(Closed) Do they check income for foster parents?

posted 3 years ago in Adoption & Surrogacy
Post # 2
Member
910 posts
Busy bee

Regardless of whether or not they check income, if your income is not steady – can you afford to care for a foster child?

Post # 3
Member
229 posts
Helper bee

Agreed with morningcoffee… I think it would be best if you talked with some foster agencies, be honest about your situation, and see what they recommend.

Post # 4
Member
1603 posts
Bumble bee
  • Wedding: August 2014

From what I’ve seen, yes.

Post # 5
Member
1401 posts
Bumble bee
  • Wedding: August 2015

+100 to PPs. 

1) Foster parenting is NOT drivers ed for biological children. 

2) Why on earth would you even try to take on a child if you’re not financially stable?! 

You’re making this all about YOU, not the foster child who needs a family. Definitely not a good frame from which to start. 

Post # 6
Member
200 posts
Helper bee

If you aren’t financially stable, don’t take on foster care. Those kids are not practice for “real” kids. They aren’t fillers until you’re ready for long-term commitment.

They’re often emotionally troubled and need extra care, which comes with extra expenses. The state doesn’t provide nearly enough funds to raise kids well unless you have steady income.

Get pets instead.

Post # 7
Member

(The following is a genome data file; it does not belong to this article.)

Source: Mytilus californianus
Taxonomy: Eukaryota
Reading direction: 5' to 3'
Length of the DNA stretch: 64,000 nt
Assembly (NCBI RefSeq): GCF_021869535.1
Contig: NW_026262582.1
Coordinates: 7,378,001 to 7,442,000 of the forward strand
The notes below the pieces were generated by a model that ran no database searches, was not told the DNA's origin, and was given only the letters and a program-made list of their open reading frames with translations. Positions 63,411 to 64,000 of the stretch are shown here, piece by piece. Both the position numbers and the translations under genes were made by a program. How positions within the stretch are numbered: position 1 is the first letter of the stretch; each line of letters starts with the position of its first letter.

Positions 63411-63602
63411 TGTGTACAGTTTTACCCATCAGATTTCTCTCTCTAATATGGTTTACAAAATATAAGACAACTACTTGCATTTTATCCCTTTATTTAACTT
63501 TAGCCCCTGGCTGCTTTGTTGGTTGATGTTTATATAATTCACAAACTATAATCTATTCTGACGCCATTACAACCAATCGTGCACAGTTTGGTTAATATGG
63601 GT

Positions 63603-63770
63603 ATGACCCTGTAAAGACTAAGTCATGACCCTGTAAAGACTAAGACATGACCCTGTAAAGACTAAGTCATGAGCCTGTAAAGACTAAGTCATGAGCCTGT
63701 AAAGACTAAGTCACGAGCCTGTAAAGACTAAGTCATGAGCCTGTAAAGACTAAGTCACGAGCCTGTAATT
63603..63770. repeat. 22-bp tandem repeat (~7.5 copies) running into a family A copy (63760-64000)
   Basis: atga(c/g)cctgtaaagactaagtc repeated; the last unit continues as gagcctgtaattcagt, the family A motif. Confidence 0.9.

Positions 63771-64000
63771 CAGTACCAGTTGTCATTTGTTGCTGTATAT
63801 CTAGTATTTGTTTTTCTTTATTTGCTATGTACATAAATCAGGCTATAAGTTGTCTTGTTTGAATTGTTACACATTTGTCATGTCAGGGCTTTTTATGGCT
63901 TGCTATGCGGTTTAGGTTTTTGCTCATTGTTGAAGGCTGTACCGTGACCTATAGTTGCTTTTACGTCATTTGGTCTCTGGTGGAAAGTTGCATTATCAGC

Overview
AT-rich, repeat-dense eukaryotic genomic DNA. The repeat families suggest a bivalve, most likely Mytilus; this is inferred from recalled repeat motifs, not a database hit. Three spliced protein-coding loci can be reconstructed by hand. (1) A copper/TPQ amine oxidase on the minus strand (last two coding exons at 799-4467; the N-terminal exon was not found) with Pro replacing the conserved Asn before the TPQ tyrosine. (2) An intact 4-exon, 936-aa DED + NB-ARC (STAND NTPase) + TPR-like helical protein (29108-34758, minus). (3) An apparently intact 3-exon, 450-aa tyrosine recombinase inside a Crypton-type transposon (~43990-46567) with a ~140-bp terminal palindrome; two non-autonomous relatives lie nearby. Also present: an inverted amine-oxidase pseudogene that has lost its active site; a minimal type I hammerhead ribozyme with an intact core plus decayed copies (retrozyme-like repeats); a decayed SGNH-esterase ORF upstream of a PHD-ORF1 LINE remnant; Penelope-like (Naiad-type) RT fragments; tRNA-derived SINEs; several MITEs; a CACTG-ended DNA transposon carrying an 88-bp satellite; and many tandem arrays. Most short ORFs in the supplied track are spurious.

4238 posts
Honey bee

 

I also agree with PPs. Income counts but it’s a secondary issue.

fiona1992:  You need to talk with the agencies involved. States vary on the basics. And then within that state framework, additional eligibility issues vary for the kid(s) involved. Thanks for being willing to step in where there is need. Enjoy doing your homework about it and best wishes to you!

 

eta: And for Bees thinking that OP wants to view fostering as a test drive, I didn’t think that. I know too many foster/adoptive parents who seek to build their blended family with the non-biological kids first and the biological kids second. They know that their applications would be denied based on income/kid ratios so they foster/adopt first. It’s a sound strategy. jmho

  • This reply was modified 3 years, 5 months ago by  NFLwidow.
Post # 8
Member
3062 posts
Sugar bee
  • Wedding: November 2016

They check everything for foster parents. From my research, you will even be interviewed on intimacy between you and your spouse. So, if it’s something seriously important to you, be prepared for a lengthy process. 

As for if your financial aspect is agreeable for fostering…you will have to apply or inquire and see what they reply with.